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Effects of saffron (Crocus sativus L.) on cognitive function. A systematic review of RCTs

Abstract

Introduction

Improvement of cognitive function may be desirable for healthy individuals and clinically beneficial for those with cognitive impairment such as from Alzheimer’s disease (AD) or mild cognitive impairment (MCI). The aim of this systematic review is to investigate the cognitive effects of oral saffron intake, in patients with MCI/AD and/or in non-demented individuals, by following the PRISMA guidelines.

Methods

We performed a literature search on MedLine, Cochrane library, and ClinicalTrials.gov to identify randomized controlled trials (RCTs) investigating the effects of oral saffron administration in patients with MCI/AD and/or in non-demented individuals.

Results

Five studies (enrolling 325 individuals) met our inclusion criteria. Four studies included patients with MCI/AD, and one study included cognitively normal individuals. Saffron was well-tolerated in all groups. Regarding cognitively impaired patients, scores on Alzheimer’s Disease Assessment Scale-cognitive subscale or Mini mental state examination were significantly better when saffron was compared with placebo and did not differ significantly when saffron was compared with donepezil or memantine. Saffron effects on functional status were similar with its effects on cognition.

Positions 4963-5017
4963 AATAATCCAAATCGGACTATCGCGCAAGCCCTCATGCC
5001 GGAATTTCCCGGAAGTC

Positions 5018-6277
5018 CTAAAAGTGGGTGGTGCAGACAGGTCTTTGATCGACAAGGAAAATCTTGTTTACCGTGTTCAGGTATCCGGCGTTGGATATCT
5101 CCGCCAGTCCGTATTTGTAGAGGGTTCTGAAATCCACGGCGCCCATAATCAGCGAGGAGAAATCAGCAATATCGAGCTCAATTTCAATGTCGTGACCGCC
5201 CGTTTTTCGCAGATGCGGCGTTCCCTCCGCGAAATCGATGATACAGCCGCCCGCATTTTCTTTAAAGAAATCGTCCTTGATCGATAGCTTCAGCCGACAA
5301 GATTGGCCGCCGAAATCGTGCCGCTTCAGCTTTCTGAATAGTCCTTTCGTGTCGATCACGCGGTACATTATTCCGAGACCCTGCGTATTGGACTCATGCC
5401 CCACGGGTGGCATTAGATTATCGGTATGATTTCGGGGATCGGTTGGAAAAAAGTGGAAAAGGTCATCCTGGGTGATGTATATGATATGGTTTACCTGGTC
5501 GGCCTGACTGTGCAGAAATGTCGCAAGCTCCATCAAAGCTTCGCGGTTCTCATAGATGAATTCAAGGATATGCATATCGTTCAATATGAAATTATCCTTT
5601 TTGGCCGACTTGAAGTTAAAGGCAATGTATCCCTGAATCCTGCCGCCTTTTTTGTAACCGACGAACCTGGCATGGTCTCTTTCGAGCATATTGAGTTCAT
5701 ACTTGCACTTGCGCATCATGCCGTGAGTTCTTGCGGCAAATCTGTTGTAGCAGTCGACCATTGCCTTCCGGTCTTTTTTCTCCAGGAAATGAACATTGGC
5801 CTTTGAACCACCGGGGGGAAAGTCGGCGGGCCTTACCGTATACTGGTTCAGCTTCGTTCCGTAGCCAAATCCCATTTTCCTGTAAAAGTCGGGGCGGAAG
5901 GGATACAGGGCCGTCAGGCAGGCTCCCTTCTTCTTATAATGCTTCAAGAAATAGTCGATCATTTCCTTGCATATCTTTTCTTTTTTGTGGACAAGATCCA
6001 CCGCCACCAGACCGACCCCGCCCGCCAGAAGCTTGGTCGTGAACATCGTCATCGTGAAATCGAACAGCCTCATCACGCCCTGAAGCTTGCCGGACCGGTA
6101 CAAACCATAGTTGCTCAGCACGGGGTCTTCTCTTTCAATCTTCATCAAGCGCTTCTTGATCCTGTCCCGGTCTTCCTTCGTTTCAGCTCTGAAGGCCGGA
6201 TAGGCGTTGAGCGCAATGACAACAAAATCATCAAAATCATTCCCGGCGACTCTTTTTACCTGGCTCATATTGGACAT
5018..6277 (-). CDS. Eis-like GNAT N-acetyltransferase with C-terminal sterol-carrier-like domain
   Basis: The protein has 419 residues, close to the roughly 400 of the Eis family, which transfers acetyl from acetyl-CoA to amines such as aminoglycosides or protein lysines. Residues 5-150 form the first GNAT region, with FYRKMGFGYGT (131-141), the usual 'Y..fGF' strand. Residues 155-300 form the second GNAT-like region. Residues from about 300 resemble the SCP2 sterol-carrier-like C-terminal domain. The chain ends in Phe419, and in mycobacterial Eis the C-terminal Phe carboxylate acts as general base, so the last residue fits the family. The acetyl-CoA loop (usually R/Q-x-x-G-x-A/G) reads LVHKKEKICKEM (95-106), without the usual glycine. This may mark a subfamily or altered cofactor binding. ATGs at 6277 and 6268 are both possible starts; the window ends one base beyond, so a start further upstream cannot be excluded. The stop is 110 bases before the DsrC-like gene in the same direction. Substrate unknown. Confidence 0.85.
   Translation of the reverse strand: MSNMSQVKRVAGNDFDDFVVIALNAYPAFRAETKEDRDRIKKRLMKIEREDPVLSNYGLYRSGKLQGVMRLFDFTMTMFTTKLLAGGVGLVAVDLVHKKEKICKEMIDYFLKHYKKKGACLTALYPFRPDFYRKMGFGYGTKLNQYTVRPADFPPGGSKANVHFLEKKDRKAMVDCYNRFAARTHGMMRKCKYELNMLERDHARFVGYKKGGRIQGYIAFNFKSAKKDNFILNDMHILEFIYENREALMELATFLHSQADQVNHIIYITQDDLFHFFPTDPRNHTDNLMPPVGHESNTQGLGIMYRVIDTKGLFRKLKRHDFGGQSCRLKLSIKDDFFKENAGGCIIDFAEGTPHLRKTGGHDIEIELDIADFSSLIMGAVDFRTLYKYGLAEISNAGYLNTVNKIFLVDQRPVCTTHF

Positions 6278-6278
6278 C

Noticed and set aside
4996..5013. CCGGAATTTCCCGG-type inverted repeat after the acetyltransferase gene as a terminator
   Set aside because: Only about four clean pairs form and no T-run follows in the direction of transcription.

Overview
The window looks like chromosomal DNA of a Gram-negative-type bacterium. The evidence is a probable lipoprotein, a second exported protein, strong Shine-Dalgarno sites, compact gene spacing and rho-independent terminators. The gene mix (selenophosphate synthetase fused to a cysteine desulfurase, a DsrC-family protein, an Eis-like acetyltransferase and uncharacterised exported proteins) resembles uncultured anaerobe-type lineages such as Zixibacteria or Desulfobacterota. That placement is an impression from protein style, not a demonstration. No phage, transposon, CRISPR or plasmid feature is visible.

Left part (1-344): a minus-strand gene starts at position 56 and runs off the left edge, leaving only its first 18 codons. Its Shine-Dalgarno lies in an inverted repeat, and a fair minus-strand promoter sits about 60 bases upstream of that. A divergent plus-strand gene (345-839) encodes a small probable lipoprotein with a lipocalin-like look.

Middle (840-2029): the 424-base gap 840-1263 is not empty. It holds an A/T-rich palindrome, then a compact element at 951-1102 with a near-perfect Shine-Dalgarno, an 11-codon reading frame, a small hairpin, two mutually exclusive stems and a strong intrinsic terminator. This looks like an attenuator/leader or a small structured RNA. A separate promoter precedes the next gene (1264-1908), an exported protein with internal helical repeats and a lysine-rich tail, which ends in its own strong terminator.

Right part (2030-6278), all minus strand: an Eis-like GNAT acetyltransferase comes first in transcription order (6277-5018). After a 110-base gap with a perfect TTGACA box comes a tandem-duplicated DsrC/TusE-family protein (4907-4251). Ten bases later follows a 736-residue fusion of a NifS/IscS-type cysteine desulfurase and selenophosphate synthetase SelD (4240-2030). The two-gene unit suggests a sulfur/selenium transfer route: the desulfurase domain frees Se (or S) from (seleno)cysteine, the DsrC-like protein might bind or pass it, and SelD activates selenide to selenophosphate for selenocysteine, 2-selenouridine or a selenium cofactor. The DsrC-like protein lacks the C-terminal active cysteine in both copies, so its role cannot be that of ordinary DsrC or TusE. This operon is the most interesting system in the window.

Conclusions

Saffron was shown to be equally effective to common symptomatic drugs for MCI/AD and resulted in no difference in the incidence of side effects, when compared with placebo or drugs. The promising results should be seen cautiously, since the evidence was derived from studies with potentially high risk of bias (ROB). RCTs with larger sample sizes and low ROB are required to definitively assess the potential role of saffron as an MCI/AD treatment.

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Funding

The present study was supported in part by the Intramural Program of the National Institute on Aging, National Institutes of Health.

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Correspondence to Dimitrios Kapogiannis.

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There was no need for informed consent before conducting the present study, since it was a systematic review of literature.

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Avgerinos, K.I., Vrysis, C., Chaitidis, N. et al. Effects of saffron (Crocus sativus L.) on cognitive function. A systematic review of RCTs. Neurol Sci 41, 2747–2754 (2020). https://doi.org/10.1007/s10072-020-04427-0

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Keywords

  • Saffron
  • Crocus Sativus L.
  • Cognitive
  • Alzheimer’s disease
  • Mild cognitive impairment
  • Systematic review